Symptoms of an ectopic pregnancy usually develop between the 4th and 12th weeks of pregnancy. Some women don’t have any symptoms at first. They may not find out they have an ectopic pregnancy until an early scan finds the problem or they start developing more serious symptoms later.

Your doctor can determine if you are dealing with an ectopic pregnancy via a pelvic exam and a non-invasive ultrasound that will look at your uterus and fallopian tubes.

How dangerous is an ectopic pregnancy?

Ectopic pregnancies are very dangerous if not treated. As the fertilized egg grows, it can burst and can cause life-threatening bleeding. If your fallopian tube ruptures, you will experience major pain, with or without bleeding and will need medical care right away.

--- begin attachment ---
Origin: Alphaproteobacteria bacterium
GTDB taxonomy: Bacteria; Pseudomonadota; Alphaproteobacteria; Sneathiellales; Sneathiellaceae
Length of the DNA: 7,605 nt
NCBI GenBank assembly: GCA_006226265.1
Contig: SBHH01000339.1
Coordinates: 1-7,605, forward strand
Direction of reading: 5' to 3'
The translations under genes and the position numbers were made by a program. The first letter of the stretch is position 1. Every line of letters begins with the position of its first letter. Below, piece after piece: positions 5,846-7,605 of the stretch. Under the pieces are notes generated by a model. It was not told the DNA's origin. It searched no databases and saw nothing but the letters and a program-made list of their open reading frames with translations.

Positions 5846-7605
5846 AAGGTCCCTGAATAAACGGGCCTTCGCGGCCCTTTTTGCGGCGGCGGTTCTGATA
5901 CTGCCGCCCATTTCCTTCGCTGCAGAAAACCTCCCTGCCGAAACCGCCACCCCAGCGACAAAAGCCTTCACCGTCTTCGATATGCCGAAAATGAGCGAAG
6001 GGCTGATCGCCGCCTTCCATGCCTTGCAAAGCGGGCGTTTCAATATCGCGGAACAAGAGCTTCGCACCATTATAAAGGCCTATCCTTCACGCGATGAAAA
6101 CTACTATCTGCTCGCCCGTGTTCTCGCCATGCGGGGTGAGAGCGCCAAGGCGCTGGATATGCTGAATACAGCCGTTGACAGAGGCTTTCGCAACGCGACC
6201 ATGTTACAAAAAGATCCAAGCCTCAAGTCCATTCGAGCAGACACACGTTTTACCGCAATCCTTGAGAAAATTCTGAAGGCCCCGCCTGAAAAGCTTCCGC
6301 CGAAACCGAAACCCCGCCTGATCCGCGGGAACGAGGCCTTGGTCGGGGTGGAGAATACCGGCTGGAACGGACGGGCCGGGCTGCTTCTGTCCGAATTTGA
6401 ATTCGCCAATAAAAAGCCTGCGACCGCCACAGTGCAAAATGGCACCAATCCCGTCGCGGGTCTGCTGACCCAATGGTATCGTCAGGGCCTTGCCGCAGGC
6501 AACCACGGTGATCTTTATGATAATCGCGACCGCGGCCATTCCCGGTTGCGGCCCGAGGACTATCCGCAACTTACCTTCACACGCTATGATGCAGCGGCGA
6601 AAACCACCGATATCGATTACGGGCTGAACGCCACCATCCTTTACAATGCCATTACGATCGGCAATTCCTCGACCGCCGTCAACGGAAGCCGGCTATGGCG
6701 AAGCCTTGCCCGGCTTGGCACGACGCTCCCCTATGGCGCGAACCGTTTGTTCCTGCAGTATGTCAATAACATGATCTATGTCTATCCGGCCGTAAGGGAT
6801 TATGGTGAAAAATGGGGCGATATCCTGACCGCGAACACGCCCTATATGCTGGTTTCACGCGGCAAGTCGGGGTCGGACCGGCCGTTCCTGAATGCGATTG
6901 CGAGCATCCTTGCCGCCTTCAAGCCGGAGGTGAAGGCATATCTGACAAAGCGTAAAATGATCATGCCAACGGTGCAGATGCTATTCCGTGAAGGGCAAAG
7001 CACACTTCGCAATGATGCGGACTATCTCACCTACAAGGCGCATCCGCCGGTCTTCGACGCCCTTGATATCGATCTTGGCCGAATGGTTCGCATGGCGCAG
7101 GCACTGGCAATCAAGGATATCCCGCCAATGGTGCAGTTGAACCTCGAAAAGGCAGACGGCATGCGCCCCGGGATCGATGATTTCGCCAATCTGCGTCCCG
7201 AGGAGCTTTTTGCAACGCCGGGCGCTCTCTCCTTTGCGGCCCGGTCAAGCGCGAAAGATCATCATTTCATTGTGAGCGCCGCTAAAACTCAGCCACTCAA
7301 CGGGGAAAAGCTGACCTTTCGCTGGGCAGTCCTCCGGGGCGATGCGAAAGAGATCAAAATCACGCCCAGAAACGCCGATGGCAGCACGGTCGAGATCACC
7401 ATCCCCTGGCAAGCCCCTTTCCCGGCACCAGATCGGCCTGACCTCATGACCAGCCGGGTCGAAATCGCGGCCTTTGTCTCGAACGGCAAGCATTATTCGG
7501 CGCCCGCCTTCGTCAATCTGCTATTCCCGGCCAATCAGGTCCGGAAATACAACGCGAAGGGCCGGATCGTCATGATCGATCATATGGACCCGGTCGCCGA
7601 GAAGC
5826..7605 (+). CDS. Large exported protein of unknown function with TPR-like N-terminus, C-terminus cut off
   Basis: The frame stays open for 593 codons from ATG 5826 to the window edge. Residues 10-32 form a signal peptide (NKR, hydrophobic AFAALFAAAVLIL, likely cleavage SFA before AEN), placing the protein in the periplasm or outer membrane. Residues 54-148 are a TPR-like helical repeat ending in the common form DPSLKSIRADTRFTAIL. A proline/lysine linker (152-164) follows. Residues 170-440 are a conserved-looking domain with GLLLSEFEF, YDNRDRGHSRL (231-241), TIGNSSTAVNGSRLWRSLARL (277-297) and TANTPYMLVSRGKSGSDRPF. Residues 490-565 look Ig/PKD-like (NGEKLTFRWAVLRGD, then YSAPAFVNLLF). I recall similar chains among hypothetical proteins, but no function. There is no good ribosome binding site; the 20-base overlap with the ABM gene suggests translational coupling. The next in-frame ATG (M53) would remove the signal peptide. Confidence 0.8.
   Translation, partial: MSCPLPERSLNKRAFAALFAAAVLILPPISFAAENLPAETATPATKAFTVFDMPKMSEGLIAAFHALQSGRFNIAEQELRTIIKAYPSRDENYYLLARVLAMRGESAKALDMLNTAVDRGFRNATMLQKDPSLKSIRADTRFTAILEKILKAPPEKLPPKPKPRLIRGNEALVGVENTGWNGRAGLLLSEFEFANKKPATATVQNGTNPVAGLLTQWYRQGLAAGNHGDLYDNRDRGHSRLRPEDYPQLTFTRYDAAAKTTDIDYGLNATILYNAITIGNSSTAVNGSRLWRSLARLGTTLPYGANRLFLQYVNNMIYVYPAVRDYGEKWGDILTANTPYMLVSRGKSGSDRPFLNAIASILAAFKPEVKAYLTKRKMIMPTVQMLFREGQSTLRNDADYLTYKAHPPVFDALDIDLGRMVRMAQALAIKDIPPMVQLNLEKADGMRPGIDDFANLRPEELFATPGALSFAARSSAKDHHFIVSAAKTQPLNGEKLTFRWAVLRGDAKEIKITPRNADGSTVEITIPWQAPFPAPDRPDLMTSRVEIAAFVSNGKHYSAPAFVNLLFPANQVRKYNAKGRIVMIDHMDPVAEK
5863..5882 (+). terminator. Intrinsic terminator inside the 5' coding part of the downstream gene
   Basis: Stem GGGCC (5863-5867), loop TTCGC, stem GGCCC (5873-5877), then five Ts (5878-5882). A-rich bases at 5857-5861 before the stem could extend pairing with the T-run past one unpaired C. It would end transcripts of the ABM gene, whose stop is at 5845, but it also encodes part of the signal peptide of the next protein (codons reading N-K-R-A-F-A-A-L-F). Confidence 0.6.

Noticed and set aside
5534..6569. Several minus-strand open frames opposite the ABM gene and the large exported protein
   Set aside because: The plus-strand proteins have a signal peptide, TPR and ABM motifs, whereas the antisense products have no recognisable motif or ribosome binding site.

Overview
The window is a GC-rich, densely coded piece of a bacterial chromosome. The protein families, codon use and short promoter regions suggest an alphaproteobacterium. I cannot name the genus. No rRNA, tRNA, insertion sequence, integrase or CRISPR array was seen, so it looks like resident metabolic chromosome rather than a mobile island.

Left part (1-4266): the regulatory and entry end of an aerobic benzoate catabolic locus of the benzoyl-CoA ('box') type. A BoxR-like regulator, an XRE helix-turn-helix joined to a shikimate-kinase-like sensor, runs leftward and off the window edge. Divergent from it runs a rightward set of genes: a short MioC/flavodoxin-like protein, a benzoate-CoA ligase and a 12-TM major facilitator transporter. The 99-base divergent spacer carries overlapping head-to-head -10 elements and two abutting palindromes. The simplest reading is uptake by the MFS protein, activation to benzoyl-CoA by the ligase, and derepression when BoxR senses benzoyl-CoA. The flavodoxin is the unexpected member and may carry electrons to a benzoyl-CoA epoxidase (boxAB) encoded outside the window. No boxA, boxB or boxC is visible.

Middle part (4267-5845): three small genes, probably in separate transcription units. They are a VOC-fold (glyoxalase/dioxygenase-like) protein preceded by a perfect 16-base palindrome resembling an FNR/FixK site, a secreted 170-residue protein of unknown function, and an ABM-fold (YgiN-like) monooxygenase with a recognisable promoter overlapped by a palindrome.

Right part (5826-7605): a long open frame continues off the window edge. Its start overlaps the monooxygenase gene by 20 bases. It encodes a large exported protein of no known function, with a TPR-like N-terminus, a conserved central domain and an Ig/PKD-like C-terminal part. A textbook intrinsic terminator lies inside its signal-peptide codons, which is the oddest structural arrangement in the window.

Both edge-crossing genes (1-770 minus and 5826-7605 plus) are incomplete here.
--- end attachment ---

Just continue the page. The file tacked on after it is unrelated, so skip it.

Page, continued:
Studies in the Canadian Medical Association Journal show that “between 6 per cent to 16 per cent of pregnant people who go to an emergency department in the first trimester for bleeding, pain, or both have an ectopic pregnancy.”

Ectopic pregnancies are the leading cause of pregnancy-related deaths in the first trimester. Luckily, with access to healthcare and increased knowledge of the signs early on, deaths from ectopic pregnancies are very rare today.

An ectopic pregnancy will always result in pregnancy loss because the baby is not viable. It should not be confused with a miscarriage. While an ectopic pregnancy usually ends in a miscarriage, a miscarriage can happen for a variety of other reasons.

Types of ectopic pregnancies